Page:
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15. CHAPTER XV - "THE LAST CHRONICLE OF BARSET"--"LEAVING THE POST OFFICE"--"ST. PAUL'S MAGAZINE" (continued)
I have never written three novels in a year, but by following the plan above described I have written more than as much as three volumes; and by adhering to it over a course of years, I have been enabled to have always on hand,--for some time back now,--one or two or even three unpublished novels in my desk beside me. Were I to die now there are three such besides The Prime Minister, half of which has only yet been issued. One of these has been six years finished, and has never seen the light since it was first tied up in the wrapper which now contains it. I look forward with some grim pleasantry to its publication after another period of six years, and to the declaration of the critics that it has been the work of a period of life at which the power of writing novels had passed from me. Not improbably, however, these pages may be printed first.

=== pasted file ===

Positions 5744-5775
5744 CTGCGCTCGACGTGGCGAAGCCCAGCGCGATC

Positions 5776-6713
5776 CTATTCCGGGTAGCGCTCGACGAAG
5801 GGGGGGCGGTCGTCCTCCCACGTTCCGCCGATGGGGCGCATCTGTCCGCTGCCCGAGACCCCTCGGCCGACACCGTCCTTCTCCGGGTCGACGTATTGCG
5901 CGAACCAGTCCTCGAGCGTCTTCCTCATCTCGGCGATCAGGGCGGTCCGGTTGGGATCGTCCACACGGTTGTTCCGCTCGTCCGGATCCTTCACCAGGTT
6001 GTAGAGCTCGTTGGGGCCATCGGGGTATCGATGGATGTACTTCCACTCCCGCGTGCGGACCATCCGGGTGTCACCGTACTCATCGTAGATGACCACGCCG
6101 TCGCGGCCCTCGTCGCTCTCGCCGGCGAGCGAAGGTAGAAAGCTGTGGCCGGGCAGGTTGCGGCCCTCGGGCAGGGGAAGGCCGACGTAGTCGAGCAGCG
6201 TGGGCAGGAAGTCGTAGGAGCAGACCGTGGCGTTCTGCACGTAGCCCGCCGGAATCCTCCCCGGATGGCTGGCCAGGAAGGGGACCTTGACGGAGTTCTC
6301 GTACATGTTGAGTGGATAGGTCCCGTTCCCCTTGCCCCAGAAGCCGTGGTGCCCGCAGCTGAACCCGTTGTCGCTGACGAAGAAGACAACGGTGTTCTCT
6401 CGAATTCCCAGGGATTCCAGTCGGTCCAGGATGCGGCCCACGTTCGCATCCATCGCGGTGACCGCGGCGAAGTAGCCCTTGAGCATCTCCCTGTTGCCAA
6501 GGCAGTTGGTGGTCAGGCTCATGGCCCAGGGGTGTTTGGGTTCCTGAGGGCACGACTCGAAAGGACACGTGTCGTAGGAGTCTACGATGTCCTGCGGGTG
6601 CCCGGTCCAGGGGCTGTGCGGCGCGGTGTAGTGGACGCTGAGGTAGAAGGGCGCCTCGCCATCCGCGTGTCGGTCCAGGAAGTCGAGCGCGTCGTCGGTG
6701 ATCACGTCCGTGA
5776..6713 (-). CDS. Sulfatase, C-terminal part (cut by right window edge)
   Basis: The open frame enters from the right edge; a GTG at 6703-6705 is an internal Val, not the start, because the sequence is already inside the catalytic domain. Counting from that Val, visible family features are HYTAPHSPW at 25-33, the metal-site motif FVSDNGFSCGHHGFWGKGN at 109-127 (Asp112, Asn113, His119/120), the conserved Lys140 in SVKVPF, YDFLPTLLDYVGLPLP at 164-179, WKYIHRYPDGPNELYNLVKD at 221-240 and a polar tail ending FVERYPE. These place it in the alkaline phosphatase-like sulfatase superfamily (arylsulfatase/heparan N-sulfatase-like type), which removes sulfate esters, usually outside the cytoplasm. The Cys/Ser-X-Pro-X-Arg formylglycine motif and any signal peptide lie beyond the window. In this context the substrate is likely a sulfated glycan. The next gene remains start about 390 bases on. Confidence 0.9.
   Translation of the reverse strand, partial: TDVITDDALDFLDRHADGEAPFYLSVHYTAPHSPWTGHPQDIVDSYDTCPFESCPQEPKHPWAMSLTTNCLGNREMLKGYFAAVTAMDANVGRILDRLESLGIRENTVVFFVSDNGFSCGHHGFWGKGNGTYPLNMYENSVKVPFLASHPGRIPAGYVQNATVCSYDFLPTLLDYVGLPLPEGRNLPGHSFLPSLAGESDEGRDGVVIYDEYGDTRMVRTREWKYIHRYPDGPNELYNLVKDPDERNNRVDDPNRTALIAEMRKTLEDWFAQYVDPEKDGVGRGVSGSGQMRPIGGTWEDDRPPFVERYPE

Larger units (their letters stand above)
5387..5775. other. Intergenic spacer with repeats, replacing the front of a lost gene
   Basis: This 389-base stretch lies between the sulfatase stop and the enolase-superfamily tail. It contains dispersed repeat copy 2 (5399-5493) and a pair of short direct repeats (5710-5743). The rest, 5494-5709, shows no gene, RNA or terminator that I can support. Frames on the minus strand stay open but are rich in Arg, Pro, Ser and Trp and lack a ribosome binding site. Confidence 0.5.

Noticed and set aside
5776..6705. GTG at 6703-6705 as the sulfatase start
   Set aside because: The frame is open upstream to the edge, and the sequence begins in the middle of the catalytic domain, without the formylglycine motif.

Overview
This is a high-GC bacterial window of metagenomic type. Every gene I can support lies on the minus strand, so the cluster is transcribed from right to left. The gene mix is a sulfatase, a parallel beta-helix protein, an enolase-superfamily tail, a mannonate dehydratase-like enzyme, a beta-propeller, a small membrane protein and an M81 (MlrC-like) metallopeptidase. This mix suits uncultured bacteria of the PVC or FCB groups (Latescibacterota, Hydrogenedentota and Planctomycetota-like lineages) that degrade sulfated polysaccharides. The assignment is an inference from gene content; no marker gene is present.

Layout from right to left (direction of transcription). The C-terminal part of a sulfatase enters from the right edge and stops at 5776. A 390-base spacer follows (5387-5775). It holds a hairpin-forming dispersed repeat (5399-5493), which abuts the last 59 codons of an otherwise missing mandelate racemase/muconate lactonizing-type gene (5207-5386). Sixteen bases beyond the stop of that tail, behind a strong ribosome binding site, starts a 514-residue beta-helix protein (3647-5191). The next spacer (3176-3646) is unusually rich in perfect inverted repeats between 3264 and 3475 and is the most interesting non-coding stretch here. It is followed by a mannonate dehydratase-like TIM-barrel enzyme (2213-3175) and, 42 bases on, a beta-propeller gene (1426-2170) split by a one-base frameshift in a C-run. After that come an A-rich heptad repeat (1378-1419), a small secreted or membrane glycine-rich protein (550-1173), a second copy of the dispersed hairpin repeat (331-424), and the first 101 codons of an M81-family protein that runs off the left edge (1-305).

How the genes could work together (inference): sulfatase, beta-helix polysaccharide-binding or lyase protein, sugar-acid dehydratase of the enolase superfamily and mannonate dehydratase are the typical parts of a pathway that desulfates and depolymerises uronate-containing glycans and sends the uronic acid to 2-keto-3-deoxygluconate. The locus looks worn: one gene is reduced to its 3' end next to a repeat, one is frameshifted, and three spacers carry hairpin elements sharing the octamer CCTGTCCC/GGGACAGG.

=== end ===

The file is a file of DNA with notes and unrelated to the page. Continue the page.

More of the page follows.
In 1866 and 1867 The Last Chronicle of Barset was brought out by George Smith in sixpenny monthly numbers. I do not know that this mode of publication had been tried before, or that it answered very well on this occasion. Indeed the shilling magazines had interfered greatly with the success of novels published in numbers without other accompanying matter. The public finding that so much might be had for a shilling, in which a portion of one or more novels was always included, were unwilling to spend their money on the novel alone. Feeling that this certainly had become the case in reference to novels published in shilling numbers, Mr. Smith and I determined to make the experiment with sixpenny parts. As he paid me œ3000 for the use of my MS., the loss, if any, did not fall upon me. If I remember right the enterprise was not altogether successful.
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